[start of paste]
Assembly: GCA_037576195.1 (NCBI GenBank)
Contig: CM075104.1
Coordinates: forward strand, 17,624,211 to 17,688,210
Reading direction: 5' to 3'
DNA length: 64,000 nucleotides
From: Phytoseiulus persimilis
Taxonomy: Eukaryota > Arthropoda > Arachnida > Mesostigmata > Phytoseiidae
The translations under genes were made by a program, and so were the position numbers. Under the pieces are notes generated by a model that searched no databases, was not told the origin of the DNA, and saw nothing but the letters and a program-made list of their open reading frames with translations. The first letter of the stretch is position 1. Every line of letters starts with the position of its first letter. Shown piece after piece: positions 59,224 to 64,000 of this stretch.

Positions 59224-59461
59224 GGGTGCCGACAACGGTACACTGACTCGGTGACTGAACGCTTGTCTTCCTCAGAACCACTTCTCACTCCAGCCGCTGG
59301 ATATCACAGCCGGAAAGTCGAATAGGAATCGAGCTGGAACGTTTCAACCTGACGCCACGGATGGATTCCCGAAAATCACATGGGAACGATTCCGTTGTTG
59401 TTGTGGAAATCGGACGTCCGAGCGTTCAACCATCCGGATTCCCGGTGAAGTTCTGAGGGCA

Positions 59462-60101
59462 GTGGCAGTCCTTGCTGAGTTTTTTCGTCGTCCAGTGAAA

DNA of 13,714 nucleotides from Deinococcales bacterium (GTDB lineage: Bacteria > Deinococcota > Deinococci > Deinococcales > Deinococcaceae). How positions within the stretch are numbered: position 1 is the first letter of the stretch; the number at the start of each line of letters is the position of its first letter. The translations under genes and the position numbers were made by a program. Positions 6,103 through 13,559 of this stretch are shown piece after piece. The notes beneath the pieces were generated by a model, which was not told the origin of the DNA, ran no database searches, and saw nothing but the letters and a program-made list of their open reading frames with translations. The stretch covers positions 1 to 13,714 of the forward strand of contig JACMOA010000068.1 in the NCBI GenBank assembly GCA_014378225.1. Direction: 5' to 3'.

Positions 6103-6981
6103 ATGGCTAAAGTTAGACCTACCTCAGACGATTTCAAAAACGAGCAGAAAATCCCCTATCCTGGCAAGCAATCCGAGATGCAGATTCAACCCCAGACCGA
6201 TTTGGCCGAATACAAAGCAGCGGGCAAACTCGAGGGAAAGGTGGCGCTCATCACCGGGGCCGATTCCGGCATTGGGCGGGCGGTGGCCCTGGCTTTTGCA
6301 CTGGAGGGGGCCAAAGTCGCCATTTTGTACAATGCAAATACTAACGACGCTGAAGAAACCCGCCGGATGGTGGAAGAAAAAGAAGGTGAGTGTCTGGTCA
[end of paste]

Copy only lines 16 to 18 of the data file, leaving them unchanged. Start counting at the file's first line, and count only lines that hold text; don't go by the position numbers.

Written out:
Positions 6103-6981
6103 ATGGCTAAAGTTAGACCTACCTCAGACGATTTCAAAAACGAGCAGAAAATCCCCTATCCTGGCAAGCAATCCGAGATGCAGATTCAACCCCAGACCGA
6201 TTTGGCCGAATACAAAGCAGCGGGCAAACTCGAGGGAAAGGTGGCGCTCATCACCGGGGCCGATTCCGGCATTGGGCGGGCGGTGGCCCTGGCTTTTGCA